pillows and fanned herself gently. The vindictive smile
reappeared on her face. "I fancy I shall be well enough to see
Mrs. Inchbare," she thought to herself. "And it is just possible
that the conversation may get beyond the relative merits of her
poultry-yard and mine."

A lapse of little more than two hours proved Hopkins's estimate
of the latent enthusiasm in Mrs. Inchbare's character to have
been correctly formed. The eager landlady appeared at Windygates
on the heels of the returning servant. Among the long list of
human weaknesses, a passion for poultry seems to have its
practical advantages (in the shape of eggs) as compared with the
more occult frenzies for collecting snuff-boxes and fiddles, and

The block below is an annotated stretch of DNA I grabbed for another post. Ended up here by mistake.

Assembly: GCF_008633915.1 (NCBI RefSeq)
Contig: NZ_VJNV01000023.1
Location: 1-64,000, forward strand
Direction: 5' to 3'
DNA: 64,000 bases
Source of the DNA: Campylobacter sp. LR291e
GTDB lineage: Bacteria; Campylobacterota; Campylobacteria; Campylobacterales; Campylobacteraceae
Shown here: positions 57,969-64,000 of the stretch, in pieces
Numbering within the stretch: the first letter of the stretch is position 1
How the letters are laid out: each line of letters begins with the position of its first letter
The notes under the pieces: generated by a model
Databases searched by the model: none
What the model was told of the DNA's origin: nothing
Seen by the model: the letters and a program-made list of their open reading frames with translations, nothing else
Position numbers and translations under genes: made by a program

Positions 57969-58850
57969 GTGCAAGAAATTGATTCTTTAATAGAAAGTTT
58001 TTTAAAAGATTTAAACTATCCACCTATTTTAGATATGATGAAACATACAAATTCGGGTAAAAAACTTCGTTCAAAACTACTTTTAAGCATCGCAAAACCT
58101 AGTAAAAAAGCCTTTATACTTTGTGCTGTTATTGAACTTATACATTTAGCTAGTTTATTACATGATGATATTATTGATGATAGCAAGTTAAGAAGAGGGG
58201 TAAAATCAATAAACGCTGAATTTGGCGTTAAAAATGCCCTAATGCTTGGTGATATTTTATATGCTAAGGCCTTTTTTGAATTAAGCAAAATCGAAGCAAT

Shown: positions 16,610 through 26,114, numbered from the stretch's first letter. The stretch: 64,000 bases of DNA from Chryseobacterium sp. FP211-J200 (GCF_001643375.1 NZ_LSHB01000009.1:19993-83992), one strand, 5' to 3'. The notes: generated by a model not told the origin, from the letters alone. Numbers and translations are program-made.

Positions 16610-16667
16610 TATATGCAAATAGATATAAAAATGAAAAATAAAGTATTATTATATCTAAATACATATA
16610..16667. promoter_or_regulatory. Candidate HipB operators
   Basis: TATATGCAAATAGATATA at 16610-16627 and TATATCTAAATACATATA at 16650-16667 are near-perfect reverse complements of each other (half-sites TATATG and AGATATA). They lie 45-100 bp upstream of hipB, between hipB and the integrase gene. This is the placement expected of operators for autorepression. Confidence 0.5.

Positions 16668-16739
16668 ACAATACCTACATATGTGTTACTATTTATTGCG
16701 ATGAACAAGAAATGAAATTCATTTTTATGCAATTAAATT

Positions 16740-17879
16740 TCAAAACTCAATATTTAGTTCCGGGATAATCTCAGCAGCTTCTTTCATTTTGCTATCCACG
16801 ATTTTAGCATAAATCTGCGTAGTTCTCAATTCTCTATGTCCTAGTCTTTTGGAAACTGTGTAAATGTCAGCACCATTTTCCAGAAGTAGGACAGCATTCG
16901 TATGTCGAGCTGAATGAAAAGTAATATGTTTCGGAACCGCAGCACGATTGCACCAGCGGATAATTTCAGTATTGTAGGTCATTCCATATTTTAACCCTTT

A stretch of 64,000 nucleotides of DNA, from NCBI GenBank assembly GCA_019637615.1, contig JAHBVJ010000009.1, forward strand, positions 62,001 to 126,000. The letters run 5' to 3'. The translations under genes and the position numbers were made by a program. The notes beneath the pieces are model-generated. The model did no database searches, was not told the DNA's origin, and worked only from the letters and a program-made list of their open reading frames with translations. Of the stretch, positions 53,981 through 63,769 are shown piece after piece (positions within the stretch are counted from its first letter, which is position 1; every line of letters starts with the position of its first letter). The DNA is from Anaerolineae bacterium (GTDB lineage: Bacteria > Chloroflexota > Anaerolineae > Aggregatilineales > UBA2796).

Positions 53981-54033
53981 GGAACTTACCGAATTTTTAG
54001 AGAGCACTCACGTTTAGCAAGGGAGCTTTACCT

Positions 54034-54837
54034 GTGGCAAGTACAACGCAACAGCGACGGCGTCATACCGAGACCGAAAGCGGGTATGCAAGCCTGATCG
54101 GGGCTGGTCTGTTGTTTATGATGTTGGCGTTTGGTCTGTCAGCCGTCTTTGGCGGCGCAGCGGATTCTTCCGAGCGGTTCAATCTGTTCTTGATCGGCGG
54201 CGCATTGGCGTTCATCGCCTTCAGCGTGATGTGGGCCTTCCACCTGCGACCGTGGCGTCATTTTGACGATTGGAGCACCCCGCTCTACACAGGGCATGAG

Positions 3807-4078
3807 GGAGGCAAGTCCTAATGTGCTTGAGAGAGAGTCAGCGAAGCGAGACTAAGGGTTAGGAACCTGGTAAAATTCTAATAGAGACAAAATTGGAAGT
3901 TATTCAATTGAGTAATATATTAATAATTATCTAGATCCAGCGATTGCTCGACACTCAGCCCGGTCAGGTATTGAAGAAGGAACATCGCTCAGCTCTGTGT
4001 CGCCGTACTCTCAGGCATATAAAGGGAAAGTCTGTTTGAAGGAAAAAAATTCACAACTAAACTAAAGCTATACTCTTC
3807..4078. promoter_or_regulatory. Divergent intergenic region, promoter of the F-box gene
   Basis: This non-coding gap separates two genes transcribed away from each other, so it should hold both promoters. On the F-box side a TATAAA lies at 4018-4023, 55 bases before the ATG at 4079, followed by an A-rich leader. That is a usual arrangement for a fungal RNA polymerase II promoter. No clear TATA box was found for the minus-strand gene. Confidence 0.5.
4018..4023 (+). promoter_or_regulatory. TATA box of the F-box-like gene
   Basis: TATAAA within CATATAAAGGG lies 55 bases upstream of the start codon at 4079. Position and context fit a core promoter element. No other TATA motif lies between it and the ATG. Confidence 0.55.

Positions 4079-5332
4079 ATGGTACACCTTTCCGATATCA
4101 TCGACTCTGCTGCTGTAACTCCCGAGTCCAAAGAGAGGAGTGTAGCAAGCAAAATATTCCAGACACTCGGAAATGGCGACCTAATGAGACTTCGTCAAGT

amassing autographs and old postage-stamps. When the mistress of
Craig Fernie was duly announced to the mistress of Windygates,
Lady Lundie developed a sense of humor for the first time in her
life. Her ladyship was feebly merry (the result, no doubt, of the
exhilarating properties of the red lavender draught) on the
subject of Mrs. Inchbare and the Spanish fowls.

"Most ridiculous, Hopkins! This poor woman must be suffering from
a determination of poultry to the brain. Ill as I am, I should
have thought that nothing could amuse me. But, really, this good
creature starting up, and rushing here, as you say, as fast as
her feet can carry her--it's impossible to resist it! I
positively think I must see Mrs. Inchbare. With my active habits,
this imprisonment to my room is dreadful. I can neither sleep nor
read. Any thing, Hopkins, to divert my mind from myself: It's
easy to get rid of her if she is too much for me. Send her up."